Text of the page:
Claire Sloma:
I had only done theater at my high school and stuff.  I did a lot of different things in high school but theater was always a big passion of mine, so my mom's friend was like, "Hey! Open casting call!" I had never done anything with film, so I wasn't very familiar with the subtleties of it. I had a couple callbacks and David even sent me a DVD of the twins doing an audition just to show me that eye contact was important, whereas in theater it's not as important. Thankfully, he coached me and worked with me. It was definitely a process, but it was well worth it. 

Back Stage: Claire, you just moved out here to L.A., right?

Sloma: This morning! I'm officially here. I just graduated from the University of Michigan a couple of months ago.

Back Stage: David, how do you go about directing actors who have never done a film before?

It was different for almost all of them. Like I was saying, we were casting for personality and a certain screen quality that was natural. So there were certain parts of the performance that I think were inherent to the actors, and so some of the job was done in just asking. For some it was about bringing out more from them. For some it was about toning things down. It was fairly intuitive for me, but yeah, it's different for everyone. A decent amount of rehearsing too. Probably some actors we brought in more than others, and in different pairings, and I think that was helpful. 

Back Stage: What did you learn from directing your first feature?

Mitchell: For me the hardest thing was just the physical difficulty of that prolonged sort of stress. Lack of sleep, lack of eating...the physical aspect of it. It's incredibly difficult and it actually affects the ability to concentrate and to get the work done. In terms of directing actors, I think it's just about trying to be open to the differences in personality and approach. Trying to understand that everyone is going to have their own way of working, and I have mine, and trying to be sensitive to each of them. Understanding that they're putting everything they have into it the same way that I am. The physical difficulty of [filming] is the same for them too.... I guess the most important thing is that you find the best people that you can, that they're very talented, and then you give them everything you have to give and you step back a little bit. Then it's this giant collective group effort. I always felt like the burden was on my shoulders more than anyone else's before directing this. Now I see that it is on them too.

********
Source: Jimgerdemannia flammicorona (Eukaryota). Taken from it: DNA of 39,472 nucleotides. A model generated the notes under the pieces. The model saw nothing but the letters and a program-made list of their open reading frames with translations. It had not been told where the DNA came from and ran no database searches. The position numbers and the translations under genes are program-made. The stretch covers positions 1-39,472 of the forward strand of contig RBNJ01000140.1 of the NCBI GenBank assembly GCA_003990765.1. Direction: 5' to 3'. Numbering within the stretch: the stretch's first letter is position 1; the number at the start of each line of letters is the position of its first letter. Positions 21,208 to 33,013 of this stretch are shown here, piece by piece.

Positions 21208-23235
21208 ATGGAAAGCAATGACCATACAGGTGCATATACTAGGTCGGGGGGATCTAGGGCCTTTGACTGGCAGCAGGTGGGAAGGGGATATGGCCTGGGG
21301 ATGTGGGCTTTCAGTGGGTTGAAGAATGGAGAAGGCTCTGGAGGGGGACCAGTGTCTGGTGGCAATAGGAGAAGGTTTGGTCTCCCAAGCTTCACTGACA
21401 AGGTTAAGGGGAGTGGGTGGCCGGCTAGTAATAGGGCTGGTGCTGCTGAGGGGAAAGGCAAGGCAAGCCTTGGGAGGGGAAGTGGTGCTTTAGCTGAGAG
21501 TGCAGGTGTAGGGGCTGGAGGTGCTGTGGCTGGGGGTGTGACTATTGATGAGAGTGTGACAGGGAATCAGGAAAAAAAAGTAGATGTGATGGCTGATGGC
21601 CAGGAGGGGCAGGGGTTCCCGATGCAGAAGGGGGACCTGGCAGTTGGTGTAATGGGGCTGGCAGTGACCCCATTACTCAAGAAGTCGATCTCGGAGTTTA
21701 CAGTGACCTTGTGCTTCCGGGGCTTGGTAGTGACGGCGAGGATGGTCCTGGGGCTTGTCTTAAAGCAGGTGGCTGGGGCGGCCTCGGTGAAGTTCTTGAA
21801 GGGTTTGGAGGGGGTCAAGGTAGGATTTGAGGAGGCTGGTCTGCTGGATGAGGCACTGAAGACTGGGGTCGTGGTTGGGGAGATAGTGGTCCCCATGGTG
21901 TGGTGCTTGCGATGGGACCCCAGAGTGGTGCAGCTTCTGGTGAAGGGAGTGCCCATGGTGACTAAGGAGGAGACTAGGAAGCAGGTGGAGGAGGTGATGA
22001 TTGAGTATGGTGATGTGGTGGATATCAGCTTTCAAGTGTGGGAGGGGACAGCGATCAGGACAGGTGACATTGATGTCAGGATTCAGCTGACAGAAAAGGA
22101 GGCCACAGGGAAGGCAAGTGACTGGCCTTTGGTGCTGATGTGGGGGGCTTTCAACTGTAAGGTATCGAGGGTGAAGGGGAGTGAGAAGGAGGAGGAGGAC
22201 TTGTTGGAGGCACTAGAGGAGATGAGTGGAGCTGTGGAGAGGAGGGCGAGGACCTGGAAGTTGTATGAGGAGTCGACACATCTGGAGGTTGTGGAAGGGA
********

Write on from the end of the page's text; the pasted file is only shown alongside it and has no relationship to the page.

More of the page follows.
Back Stage: Actors, what did you learn from this experience?

You have to give a part of yourself to a movie. I always miss that part of myself, and watching the movie lets me see a little bit of it again.

Bauer: It was three years ago. I look back on it and I've grown so much since then. It was my first movie, so it was a huge life experience. Keeping track of your character, where they're at, and what's going on with them. Having to go again and again to those night shoots.  But it was such a fun experience. I think James [Laxton], our cinematographer, said at one point, "It was like summer camp for all of us."

Jacobsen: Isn't that what you said when you accepted the ensemble award?

I had to make an acceptance speech, which was probably not a good idea. I said the first thing that came to my mind, which was "This is way cooler than fourth-grade summer camp and it was really fricken awesome." Afterwards, I felt everyone was like, "What the hell did she just say?"

Sloma: I gained a much better understanding of how the simplest things in film can really say a lot. That definitely resonated with me. Thanks to David and Adele I think hopefully I'll continue to do okay. 

Back Stage: David, what's your best advice for actors who might audition for you someday?

I don't think anyone should stress or be nervous about auditioning. Just come in and do your best. Do what feels right to you. Try not to be hurt if you don't get something, but ultimately if you're right for something, if there's something inherent and natural within you, I'll see that—even if something isn't perfect. It's about you. Of course, all the training and being prepared is important. But I do think there is something to be said for not stressing about it too much. It's either there or it's not for that particular role, and don't be upset if it's not, because there's something else that will be right. I think most directors and casting directors know what they're looking for and they can see it.

"The Myth of the American Sleepover" opens Friday, July 29, in Los Angeles and is available on demand nationwide.